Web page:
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No oxygen concentrators or water on Quebec home's makeshift COVID ward, inquest hears

Last Updated Jun 16, 2021 at 2:47 pm PDT

Funeral home workers remove a body from the Centre d'hebergement Sainte-Dorothee Monday April 13, 2020 in Laval Que.. The residence has reported over 100 confirmed cases of COVID-19.THE CANADIAN PRESS/Ryan Remiorz

MONTREAL — A makeshift quarantine zone set up at a Quebec long-term care home where more than 100 residents died was not sufficiently equipped to care for patients, the assistant head nurse told a coroner’s inquiry on Wednesday.

Agnieska Mroz told coroner Géhane Kamel the “red zone” with room for just 20 patients was set up in March 2020 in a common room at the CHSLD Ste-Dorothée, using what staff had available.

There were no oxygen concentrators, key to helping patients in respiratory distress, Mroz said. In emergencies, it was necessary to call a doctor who wasn’t on site, so treatments were approved over the phone based on a nurse’s observations.

The room contained no bathroom and no running water, she added. For residents who couldn’t be washed with wet cloths, hot water had to be fetched from the kitchen in a green zone. There were also no call bells for residents to signal when they needed help.

The quarantine ward failed to control the spread of the virus, and its roughly 20 beds became obsolete in early April when 105 residents tested positive for COVID-19 in a mass testing operation.

On Tuesday, the inquiry heard the long-term care home was beset with COVID-19 infections among managers and staff alike. And because test samples were analyzed in Winnipeg at the beginning of the pandemic and long-term care homes were not considered a priority, authorities at the home reported delays in screening.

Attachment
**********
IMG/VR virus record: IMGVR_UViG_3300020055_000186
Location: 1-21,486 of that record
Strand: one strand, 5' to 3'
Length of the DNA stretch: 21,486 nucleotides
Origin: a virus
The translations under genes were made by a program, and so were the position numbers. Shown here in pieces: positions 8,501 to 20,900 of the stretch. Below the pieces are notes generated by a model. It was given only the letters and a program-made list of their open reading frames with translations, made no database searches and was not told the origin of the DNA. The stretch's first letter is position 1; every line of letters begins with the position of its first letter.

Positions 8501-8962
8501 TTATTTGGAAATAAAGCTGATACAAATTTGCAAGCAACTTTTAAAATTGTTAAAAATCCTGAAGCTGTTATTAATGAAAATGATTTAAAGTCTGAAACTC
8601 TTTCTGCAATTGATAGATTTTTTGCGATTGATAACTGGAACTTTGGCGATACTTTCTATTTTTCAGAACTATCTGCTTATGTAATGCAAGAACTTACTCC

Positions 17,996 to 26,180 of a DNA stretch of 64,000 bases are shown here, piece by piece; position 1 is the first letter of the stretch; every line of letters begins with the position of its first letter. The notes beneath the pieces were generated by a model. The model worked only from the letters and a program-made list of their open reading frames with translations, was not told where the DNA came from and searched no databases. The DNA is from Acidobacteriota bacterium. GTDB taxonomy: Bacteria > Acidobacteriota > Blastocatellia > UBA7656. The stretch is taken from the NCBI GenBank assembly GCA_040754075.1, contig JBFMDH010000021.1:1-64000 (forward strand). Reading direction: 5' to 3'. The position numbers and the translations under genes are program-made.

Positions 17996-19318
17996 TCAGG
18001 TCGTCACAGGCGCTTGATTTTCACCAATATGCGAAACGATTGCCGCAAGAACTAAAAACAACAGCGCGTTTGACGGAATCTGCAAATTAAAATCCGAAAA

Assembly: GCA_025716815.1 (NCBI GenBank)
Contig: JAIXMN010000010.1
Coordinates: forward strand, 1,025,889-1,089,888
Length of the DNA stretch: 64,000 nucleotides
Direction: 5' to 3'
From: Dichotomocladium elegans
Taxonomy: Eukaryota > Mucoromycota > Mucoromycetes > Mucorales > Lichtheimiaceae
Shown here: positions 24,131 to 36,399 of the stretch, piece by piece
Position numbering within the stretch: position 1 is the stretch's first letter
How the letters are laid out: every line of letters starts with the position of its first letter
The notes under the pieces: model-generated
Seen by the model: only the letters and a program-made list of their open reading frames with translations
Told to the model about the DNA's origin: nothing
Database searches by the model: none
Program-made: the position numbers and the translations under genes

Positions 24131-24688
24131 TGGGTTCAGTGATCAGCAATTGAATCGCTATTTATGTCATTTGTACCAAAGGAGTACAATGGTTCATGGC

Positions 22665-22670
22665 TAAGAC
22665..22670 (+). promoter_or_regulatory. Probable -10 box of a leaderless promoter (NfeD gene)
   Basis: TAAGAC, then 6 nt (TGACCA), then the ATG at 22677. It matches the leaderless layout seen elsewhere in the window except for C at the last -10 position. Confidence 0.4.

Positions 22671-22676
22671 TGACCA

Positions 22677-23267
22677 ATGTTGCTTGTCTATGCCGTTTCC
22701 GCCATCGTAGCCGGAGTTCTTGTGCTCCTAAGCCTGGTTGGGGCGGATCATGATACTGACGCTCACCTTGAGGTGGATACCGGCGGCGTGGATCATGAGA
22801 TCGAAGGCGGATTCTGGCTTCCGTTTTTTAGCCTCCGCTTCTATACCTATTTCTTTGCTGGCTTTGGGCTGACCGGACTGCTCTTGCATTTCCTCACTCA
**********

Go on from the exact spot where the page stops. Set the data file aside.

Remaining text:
The first positive test result arrived on March 26, 2020. By March 28, there were six confirmed infections, and on April 3, the number had jumped to 105.

Mroz recounted that even in the most serious cases, “everyone had to stay at the residence.” The Health Department’s instructions were not to tie up hospital beds.

“I witnessed a situation where the patient was in quite serious condition,” she said, describing a resident who was having difficulty breathing and was in “a very agitated state.” She the family’s request for a transfer to hospital was denied by the head of the unit. In desperation, “the family themselves called 911,” Mroz added, and paramedics transported the patient to hospital.

Kamel is tasked with investigating the deaths of elderly or vulnerable people in residential settings during the first wave of COVID-19 in Quebec and coming up with recommendations to prevent a recurrence.

This report by The Canadian Press was first published June 16, 2021.

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This story was produced with the financial assistance of the Facebook and Canadian Press News Fellowship.

Clara Descurninges, The Canadian Press